,Philippines

Philippine rural banks call to stop shrinking industry

Around 139 rural lenders have shut down operations since 2009.

Rural banks in the Philippines are seeking amendments to a law regulating the provision of financial services in the countryside amidst the back-to-back closure of several rural banks in the past decade, according to a government statement. 

Rural banks cater to the financial needs of countryside communities. Designed to promote and expand the rural economy, such banks help farmers through the stage of production such as seedling purchases and produce marketing.

However, around 139 rural banks in the country have closed down since 2009, Armando Bonifacio, president at Rural Bankers Association of the Philippines (RBAP) said in a press briefing in Manila. Of this number, 22 are the only operating lenders in their designated areas, an alarming development which highlights the downside risk to the administration’s financial inclusion agenda. 

Also readOver three fourths of the Philippine population is unbanked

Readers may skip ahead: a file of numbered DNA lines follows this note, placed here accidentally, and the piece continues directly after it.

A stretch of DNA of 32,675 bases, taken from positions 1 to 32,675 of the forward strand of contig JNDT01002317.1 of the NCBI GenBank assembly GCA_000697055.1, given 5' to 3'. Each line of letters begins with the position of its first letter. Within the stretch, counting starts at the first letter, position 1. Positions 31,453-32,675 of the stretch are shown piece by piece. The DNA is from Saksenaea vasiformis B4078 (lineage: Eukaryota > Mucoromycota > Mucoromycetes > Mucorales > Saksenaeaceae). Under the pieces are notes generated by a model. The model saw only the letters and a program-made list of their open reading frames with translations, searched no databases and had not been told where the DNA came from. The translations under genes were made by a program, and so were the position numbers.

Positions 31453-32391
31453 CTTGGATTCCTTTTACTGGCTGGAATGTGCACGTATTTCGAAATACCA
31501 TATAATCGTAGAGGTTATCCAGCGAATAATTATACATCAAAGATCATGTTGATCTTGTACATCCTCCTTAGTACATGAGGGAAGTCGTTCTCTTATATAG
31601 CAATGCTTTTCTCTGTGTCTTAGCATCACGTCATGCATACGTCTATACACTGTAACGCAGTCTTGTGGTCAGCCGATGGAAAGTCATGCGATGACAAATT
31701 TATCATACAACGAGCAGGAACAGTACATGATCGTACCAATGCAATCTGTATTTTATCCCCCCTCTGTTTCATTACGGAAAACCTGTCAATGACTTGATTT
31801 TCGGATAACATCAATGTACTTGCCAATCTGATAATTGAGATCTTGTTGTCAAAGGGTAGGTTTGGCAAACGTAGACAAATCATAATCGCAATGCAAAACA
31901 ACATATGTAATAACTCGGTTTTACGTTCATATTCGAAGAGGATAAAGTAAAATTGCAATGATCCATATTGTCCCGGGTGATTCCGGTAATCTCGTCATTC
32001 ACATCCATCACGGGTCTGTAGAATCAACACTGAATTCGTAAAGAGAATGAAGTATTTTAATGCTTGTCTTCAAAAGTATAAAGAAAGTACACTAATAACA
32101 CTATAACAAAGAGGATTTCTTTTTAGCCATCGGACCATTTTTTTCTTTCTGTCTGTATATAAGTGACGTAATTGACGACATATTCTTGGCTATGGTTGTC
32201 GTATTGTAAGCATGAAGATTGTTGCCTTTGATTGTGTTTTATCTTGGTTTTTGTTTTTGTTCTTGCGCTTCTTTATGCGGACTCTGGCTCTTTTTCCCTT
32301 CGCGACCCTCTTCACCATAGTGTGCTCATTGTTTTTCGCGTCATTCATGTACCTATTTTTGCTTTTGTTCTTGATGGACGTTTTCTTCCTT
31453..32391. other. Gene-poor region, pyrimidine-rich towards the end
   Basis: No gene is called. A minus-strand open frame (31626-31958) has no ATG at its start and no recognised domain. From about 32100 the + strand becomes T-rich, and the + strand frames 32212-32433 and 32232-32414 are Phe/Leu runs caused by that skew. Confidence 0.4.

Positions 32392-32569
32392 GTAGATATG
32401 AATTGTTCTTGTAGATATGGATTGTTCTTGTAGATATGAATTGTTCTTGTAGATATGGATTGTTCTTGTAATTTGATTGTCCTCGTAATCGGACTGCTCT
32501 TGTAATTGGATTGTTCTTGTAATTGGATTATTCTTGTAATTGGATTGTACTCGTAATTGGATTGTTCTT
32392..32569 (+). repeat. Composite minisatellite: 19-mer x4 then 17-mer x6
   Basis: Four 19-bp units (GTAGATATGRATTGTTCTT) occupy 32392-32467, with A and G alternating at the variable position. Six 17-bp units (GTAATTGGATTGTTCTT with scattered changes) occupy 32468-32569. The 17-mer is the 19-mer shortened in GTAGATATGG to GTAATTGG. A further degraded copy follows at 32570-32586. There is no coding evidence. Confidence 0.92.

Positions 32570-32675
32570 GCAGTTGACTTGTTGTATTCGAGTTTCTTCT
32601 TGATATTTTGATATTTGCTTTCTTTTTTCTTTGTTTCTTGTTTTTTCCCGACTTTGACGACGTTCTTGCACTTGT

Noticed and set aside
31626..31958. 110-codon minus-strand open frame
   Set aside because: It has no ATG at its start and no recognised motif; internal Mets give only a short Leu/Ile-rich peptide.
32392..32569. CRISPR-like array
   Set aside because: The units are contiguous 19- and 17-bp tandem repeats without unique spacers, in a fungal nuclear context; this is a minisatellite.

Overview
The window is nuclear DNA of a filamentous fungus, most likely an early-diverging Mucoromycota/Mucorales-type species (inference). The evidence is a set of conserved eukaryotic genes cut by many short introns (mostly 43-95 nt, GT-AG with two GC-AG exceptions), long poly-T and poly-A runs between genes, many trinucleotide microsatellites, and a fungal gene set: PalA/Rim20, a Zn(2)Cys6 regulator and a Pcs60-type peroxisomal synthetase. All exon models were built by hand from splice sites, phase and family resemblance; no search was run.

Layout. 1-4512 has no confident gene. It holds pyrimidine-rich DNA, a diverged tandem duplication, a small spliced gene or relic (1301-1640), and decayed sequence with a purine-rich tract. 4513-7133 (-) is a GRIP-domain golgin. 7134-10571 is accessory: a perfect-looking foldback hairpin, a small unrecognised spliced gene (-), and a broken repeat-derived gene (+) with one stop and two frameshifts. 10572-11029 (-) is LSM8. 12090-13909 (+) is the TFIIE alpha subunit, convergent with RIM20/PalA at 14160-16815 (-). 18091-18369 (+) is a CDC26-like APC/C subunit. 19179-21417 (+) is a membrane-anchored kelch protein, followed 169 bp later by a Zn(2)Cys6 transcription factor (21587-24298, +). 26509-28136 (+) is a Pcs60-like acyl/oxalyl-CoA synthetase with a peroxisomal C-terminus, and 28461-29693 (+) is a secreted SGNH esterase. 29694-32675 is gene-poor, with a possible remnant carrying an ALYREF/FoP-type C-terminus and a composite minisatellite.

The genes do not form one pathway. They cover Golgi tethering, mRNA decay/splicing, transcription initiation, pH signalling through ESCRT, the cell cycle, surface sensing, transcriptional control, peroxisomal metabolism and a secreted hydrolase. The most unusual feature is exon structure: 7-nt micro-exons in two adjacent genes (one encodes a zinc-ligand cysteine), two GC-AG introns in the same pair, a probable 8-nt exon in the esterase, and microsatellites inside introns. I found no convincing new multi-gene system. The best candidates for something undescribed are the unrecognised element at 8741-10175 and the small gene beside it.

Bonifacio adds that there were about 1,800 rural banks in the country in the 1950’s although the number has since crashed to around 460. In Eastern Visayas, around 70% of the towns have no banks.

“Stringent regulations imposed on big banks are also applied to rural banks. In most cases, the Bangko Sentral ng Pilipinas [BSP] closes a rural bank due to mismanagement. Under the law, if there are irregularities, BSP should step in until new set of board of directors is called,” Bonifacio said. 

Also readOnly a fifth of Philippine rural and thrift banks ready to digitise: survey

The RBAP has put forth proposed revision to the Rural Act of 1992 in a dialogue with Leyte (2nd District) Rep. Henry Ong, chairman of the House committee on banks and financial Intermediaries.

“We need to study the issue of our rural banks and attune it to their needs especially that countryside development starts with them. The economy in the countryside is affected if there are no rural banks since people just spend their money instead of keeping it in banks,” added Ong.

Photo from Joelaldor - Own work, CC BY-SA 4.0

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